Negotiations on a free trade agreement (FTA) between China and Pakistan are expected to move forward during Premier Wen Jiabao's visit to the South Asian neighbour.
Premier Wen's trip to Pakistan, the first stop in an eight-day tour of four countries in the region, is expected to see the signing of a number of economic and trade agreements.
Among them is an Early Harvest Programme, which would see tariff-free trade in a number of goods, paving the way towards an FTA between the two countries. A possible FTA would facilitate trade and further consolidate bilateral trade relations, said Xu Changwen, a trade researcher at the Chinese Academy of International Trade and Economic Co-operation, a think-tank under the Chinese Ministry of Commerce.
"Chinese goods, which are of good quality and have competitive prices, match the growing demand of Pakistani consumers," he said.
And Pakistani goods will enjoy easier access to the Chinese market as China gradually cuts its tariff rates in line with its commitments to the World Trade Organization.
"Pakistan hopes to attract more investment from China with the stable growth of its domestic economy," said Pakistani Prime Minister Shaukat Aziz. By establishing factories in Pakistan, Chinese enterprises would cash in on the geographic advantage in terms of exporting to the Middle East and Africa, he pointed out.
Bilateral trade between China and Pakistan has been enjoying fast growth since 2000, and Pakistan has grown into China's second-largest trade partner in South Asia following India.
The two countries chalked up a record trade volume of some US$3.06 billion last year, an increase of 26 per cent.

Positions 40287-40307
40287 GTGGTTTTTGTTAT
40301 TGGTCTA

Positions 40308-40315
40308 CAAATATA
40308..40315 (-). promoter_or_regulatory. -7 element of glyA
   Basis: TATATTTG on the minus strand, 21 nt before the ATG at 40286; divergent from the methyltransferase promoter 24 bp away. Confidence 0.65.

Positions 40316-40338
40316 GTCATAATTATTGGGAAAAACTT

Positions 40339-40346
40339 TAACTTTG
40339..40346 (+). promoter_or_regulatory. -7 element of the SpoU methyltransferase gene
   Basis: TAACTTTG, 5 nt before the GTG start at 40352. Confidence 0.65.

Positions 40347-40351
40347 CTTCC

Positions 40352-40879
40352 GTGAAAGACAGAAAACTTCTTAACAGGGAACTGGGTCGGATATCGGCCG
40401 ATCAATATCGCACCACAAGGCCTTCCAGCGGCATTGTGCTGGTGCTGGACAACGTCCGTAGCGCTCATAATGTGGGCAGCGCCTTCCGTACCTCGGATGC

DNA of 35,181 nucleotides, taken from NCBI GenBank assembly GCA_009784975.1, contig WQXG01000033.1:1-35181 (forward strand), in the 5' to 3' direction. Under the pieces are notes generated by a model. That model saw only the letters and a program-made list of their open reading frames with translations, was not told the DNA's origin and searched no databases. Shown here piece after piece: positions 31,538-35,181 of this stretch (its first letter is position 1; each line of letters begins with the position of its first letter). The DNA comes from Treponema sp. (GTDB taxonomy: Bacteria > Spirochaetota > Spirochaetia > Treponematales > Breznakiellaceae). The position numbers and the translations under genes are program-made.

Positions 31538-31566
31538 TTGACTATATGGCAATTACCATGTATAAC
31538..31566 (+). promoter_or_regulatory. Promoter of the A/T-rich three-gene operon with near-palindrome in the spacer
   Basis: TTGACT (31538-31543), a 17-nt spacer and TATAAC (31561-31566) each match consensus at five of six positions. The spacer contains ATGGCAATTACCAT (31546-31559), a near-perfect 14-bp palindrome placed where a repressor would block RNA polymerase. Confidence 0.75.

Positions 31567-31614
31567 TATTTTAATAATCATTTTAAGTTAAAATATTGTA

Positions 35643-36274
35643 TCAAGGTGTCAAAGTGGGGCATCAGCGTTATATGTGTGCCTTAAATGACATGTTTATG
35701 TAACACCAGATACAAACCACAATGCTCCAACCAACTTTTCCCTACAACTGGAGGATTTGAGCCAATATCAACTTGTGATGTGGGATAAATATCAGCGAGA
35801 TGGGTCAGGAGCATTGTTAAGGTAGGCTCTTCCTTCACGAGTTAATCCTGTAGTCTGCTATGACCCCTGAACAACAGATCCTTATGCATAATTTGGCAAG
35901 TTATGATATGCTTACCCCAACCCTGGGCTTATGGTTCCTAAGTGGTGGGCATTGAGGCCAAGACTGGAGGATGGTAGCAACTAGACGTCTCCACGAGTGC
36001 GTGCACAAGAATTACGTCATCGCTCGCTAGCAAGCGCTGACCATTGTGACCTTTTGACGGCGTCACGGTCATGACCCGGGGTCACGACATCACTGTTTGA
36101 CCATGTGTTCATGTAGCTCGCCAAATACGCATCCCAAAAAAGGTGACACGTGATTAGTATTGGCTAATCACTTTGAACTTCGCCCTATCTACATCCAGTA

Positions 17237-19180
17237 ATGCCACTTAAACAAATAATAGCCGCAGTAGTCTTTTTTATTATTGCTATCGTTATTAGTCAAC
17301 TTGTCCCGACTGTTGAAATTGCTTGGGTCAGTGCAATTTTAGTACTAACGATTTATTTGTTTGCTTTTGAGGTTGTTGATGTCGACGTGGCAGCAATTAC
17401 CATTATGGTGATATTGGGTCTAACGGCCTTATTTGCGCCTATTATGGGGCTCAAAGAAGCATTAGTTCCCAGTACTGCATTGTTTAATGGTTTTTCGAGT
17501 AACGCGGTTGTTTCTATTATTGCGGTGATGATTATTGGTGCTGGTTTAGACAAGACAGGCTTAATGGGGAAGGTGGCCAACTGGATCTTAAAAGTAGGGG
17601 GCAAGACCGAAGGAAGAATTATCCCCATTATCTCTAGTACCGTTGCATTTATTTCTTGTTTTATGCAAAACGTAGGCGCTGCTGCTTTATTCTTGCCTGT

China's exports to Pakistan reached US$2.47 billion, up 33 per cent year-on-year.
China's imports from Pakistan reached US$5.95 billion, 3.5 per cent up year-on-year.
China mainly exports machinery equipment and components, mechanical and electrical equipment, audio-visual products, and vehicles, accounting for over 40 per cent of the nation's total exports to Pakistan.
The growth rate of China's exports to Pakistan exceeded that of nation's imports from the country.
The growth in China's exports was due to Pakistan's roaring demand resulting from its economic recovery and development, said Xu.
China's imports from Pakistan grew much slower over the past two years because the country only imports some raw materials, such as cotton, feathers and fur.
Economic co-operation between the two countries had been diversifying into sectors such as services, technology, investment, resource exploitation and contracting projects, Xu said.
For example, Chinese enterprises have signed a number of contracts to build roads and harbours in Pakistan.
But Xu added that some obstacles remain in the development of bilateral trade.
Xu said both sides should make more efforts to develop each other's market.
First, Chinese enterprises should carefully study the Pakistani market in order to produce products that better match local people's requirements.
Second, Pakistan has lagged behind some other South Asian countries, such as India and Bangladesh, in the promotion of its exports.
"Pakistani enterprises should further promote the influence of their products in China," he said, adding that expos were a good way to do this.
Source: China Daily